You can check out some more tips to help prepare for the UCAT here.
Preparing for Interviews
After you complete your UCAT, you may receive an offer for an interview.
While you can’t walk into your interview with pre-prepared responses, there are some tips to help reduce the surprise element of it!
James said your informal preparation should be about “learning how to answer those sort of questions, not in a fake way… but more about just gaining confidence speaking about it”.
The best way to do this is to do mock interviews using questions that have come up in the past. You can find past questions on forums such as Med Students Online.
James found it particularly useful to get his mum to ask him questions, because she had heaps of experience interviewing people! So finding someone who is a firm interviewer and asks you tough questions and follow-ups can be really beneficial.
When preparing for your interview, make sure you’re not memorising your answers! The key is to practice giving responses and build your confidence.
This way you’ll be more relaxed during your interview and be able to have a good conversation without feeling too nervous.
The only questions James suggests doing some extra preparation for is, “Why do you want to do Medicine?” This is perhaps one of the most important questions, because you don’t want to appear unsure about it!
Studying Medicine is hard work, and knowing that you’re motivated and dedicated is really important for universities.
Along similar lines, James also told us that if you are unsure, remember that there are different pathways to Medicine. So you can take some time to think about what you want to do before choosing to study Medicine.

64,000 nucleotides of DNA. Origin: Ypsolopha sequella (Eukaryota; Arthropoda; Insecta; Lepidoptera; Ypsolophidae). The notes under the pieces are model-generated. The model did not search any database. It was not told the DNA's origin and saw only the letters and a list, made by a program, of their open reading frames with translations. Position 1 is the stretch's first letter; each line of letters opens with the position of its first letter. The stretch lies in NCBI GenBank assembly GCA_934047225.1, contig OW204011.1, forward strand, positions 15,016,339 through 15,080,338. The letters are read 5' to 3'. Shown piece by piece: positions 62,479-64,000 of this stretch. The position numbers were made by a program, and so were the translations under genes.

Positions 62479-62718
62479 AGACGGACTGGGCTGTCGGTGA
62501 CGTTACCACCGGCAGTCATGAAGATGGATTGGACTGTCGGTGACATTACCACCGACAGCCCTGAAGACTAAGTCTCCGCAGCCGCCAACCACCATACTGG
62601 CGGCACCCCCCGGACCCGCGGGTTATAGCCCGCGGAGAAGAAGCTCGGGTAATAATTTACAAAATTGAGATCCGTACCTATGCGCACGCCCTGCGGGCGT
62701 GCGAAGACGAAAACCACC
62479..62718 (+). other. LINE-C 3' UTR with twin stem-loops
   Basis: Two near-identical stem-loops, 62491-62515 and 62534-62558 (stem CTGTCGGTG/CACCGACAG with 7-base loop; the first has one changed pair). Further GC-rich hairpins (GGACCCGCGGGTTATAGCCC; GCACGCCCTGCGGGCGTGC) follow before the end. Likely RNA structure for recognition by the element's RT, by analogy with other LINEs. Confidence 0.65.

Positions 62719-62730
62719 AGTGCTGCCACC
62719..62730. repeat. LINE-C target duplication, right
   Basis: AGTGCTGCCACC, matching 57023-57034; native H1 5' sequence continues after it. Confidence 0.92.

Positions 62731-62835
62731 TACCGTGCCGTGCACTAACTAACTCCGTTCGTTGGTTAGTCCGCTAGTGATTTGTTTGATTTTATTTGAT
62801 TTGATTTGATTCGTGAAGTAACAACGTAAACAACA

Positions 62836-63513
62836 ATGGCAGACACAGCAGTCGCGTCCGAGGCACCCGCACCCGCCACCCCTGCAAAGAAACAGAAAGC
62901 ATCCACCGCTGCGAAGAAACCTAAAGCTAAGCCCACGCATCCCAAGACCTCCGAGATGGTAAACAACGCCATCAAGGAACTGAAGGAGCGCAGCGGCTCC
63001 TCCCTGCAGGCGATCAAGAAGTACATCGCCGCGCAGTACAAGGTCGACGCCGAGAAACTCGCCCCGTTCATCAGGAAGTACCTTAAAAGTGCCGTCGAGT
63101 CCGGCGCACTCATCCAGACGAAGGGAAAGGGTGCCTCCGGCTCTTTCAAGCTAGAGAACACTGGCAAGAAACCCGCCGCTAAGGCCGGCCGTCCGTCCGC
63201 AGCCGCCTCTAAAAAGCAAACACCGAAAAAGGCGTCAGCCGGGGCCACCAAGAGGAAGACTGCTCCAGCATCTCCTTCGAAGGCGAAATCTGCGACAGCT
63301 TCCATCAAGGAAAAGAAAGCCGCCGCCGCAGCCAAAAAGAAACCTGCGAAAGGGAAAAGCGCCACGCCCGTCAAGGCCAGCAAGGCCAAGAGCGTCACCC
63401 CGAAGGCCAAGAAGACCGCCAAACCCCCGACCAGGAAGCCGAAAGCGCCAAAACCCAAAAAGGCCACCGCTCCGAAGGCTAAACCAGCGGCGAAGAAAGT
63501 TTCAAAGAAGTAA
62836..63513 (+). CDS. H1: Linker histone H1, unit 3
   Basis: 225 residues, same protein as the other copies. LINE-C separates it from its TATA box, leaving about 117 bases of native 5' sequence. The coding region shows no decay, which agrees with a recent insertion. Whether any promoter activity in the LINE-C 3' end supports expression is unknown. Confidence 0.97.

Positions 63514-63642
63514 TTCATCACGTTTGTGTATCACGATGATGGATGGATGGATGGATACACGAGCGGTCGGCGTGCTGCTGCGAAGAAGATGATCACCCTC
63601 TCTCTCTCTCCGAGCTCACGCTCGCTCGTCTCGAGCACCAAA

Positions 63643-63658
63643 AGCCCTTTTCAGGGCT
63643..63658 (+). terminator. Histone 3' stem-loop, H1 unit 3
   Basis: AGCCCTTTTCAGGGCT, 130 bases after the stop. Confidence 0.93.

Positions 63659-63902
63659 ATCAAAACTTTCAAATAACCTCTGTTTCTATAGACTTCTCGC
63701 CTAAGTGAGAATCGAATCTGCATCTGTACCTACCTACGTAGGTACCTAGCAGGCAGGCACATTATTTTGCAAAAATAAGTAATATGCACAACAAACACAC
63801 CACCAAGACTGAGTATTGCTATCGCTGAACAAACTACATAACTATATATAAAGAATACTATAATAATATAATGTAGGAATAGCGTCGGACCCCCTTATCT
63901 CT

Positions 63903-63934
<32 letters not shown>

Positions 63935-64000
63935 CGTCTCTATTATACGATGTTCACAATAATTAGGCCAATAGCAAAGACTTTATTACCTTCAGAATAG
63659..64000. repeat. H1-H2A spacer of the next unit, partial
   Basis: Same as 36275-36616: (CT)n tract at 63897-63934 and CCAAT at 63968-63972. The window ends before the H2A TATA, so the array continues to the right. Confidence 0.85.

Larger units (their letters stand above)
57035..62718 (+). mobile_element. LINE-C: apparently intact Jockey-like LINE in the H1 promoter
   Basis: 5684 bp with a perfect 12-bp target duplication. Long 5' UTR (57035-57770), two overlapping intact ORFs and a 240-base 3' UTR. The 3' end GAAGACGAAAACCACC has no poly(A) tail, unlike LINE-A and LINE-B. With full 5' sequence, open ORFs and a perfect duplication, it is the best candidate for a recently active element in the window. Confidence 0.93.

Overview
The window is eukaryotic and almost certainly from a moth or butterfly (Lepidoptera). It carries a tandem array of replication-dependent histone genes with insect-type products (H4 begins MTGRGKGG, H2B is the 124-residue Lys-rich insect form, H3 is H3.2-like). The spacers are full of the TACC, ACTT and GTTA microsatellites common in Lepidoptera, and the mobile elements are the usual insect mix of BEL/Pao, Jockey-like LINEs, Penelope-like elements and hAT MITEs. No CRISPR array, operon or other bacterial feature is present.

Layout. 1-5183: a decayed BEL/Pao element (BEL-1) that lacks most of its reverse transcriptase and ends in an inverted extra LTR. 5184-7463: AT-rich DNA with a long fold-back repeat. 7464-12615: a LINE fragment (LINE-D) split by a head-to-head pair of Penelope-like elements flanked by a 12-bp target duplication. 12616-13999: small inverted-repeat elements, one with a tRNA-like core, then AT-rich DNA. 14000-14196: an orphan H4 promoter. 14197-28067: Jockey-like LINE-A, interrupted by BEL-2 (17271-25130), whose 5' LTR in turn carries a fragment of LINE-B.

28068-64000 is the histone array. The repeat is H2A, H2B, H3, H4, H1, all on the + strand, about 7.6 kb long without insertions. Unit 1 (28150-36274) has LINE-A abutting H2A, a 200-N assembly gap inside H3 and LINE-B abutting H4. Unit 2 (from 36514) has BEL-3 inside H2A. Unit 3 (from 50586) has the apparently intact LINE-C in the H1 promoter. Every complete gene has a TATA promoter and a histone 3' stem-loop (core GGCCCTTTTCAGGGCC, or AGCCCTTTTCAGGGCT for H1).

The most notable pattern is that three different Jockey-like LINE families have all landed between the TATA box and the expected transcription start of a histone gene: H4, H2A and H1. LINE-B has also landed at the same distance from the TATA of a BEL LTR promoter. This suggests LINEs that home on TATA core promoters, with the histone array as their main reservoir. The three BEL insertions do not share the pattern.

“If you don’t feel like you’re sure this year… there’s nothing wrong with doing a science degree or something completely unrelated and then doing postgraduate medicine,” said James.
As you navigate the journey towards studying Medicine, James says it’s super important to be realistic with your expectations.
He told us that around 12,000 people sit the UCAT while only 700 get accepted! With so many students applying, make sure you think realistically about the UCAT, getting an interview, and getting an offer to study Medicine.
Of course, keep a positive mindset and stay dedicated, but remember that maybe Medicine won’t work out, and that’s alright too!
And there you have it!
We’ve walked you through James’ journey towards studying Medicine at Adelaide University, from his motivations, to preparing for the UCAT and interviews. Take some of his top tips onboard and you’ll be successfully navigating the journey in no time!
You can also check out what it’s like studying Medicine at the universities below:
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Maitreyi Kulkarni is a Content Writer at Art of Smart Education and is currently studying a Bachelor of Media and Communications (Public Relations and Social Media) at Macquarie University. She loves writing just about anything from articles to poetry, and has also had one of her articles published with the ABC. When she’s not writing up a storm, she can be found reading, bingeing sitcoms, or playing the guitar.